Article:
A rising focus on STEM (Science, Technology, Engineering, and Math) has put games such as Minecraft in the spotlight. If you had a nerdy side growing up, you likely wonder why it’s taken everyone else so long to catch up. Because, as it turns out, innovation, creative thinking, and open-ended play has engaged curious kids for generations.

For decades now, brilliant games have springboarded learning and inspiration. We’ve gathered a list of favorites that have not only stood the test of time, but in many ways feel fresher than ever. Whether you’re looking to up the nostalgia factor or are interested in finding new (old) ways to indulge your gloriously geeky offspring, these games are not to be overlooked:

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Dungeons & Dragons

Established: 1974

 

dungeons and dragons

What is it: D&D is the original fantasy role-playing game, or RPG. Guided by a “Dungeon Master” (or DM), players create characters and are led on an imaginary journey, where conflicts are resolved and outcomes determined by the roll of a die.

Key characters: The hated Rust Monster, which destroys weapons, armor, and any other metal objects, and Drizzt Do’Urgen, the main character in a series of Dungeons & Dragons novels.

Why kids love it: In its purest form, a D&D game is pure, unadulterated storytelling. While each “campaign” is guided by a narrative that describes the setting, the experience is largely shaped by the DM’s storytelling and interpretation. Game play does not involve any game board, cards, or figurines, so imagination and language provide the entire gameplay environment.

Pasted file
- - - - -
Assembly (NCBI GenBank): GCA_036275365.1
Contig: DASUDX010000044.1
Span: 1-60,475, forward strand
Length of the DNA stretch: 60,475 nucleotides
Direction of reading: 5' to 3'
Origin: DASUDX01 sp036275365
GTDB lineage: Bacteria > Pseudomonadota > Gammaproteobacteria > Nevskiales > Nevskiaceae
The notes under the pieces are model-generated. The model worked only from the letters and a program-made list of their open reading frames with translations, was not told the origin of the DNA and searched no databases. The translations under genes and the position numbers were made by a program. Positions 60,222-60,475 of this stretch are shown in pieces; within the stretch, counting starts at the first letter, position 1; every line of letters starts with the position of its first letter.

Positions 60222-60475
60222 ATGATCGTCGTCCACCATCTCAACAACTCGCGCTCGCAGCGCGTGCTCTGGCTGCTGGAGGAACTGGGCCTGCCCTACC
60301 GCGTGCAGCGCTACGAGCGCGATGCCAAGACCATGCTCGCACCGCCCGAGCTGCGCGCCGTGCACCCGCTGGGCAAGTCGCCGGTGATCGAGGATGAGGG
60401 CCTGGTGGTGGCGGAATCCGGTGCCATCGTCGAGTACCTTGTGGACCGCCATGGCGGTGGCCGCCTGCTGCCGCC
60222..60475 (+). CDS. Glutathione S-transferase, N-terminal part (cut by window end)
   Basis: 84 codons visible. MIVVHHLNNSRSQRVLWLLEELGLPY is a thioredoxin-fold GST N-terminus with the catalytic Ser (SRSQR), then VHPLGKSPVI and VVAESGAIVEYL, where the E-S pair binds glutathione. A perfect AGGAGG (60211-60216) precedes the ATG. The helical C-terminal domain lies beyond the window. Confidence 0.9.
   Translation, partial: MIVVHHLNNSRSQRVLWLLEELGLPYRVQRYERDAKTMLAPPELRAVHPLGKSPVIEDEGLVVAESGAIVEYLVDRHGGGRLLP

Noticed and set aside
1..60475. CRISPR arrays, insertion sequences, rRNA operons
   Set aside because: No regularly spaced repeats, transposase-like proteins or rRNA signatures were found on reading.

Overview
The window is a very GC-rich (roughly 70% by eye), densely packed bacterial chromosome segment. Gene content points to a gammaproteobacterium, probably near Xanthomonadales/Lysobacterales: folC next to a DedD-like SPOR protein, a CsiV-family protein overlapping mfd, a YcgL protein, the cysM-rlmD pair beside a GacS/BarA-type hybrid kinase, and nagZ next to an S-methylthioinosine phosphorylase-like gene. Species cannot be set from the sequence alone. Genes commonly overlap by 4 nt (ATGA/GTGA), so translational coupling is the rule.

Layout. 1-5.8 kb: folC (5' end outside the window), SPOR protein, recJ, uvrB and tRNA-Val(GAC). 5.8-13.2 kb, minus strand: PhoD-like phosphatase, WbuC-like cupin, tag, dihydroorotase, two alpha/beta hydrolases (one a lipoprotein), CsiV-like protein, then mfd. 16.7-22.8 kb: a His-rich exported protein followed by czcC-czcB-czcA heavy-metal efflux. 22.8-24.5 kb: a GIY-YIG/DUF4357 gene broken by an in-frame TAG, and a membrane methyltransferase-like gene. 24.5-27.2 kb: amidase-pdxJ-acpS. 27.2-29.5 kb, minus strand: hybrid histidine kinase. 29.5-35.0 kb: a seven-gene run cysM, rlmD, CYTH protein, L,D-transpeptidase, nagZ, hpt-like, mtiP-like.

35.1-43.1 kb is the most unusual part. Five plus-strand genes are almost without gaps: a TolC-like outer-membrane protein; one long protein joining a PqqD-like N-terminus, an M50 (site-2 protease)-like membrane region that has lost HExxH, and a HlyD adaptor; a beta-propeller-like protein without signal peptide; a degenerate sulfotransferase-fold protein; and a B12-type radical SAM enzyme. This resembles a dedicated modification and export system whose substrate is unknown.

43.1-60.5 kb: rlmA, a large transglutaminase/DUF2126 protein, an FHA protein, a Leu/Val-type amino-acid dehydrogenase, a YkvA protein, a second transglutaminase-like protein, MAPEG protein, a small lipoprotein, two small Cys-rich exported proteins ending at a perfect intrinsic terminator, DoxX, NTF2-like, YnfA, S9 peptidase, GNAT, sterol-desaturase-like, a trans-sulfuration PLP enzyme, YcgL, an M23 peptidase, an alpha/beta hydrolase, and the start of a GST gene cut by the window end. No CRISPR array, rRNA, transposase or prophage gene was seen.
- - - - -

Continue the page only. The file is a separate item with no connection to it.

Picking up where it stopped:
Children who enjoy the adventure and art of D&D will no doubt find similar thrills in any number of fantasy novels and may have an interest in writing stories of their own.

To learn more: “Being a Dungeon Master for Kids” | Beginner’s Guide to Dungeons & Dragons

 

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Magic: The Gathering

Established: 1993

Magic the gathering

What is it: A trading card game based in the world of wizards, spells, and magic.

Key characters: The “Planeswalkers”, powerful sorcerers who can travel from one world to another.

Why kids love it: Magic is a complex game that immerses its players in an intricate, highly developed world. Children who enjoy richly detailed stories or seek mastery of complex systems may find the complexity of Magic satisfying.

Those who enjoy the strategic thinking required to master the game may also be well suited to plan tasks with the same zeal they plan a Magic campaign – whether it’s a family trip, a run for student body president, or mastering a new skill.

To learn more: Paper Champion’s Parents Guide to Magic: The Gathering | “Magic Cards Simplified” (book)

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Parent Co. partnered with Circuit Cubes because they know creative thinking is key to a vibrant future.

 Settlers of catan logo

Settlers of Catan

Established: 1995

 

settlers of catan

 

What is it: Catan is a German board game in which players build “settlements” and collect resources. The Wall Street Journal called it “the board game of our time,” noting that the interconnected fates of the players make it a game that “teaches new ways of thinking and presents a different notion of winning: by a nose instead of by a mile.”

Key characters: The Robber, a game piece that can “steal” resources from other players.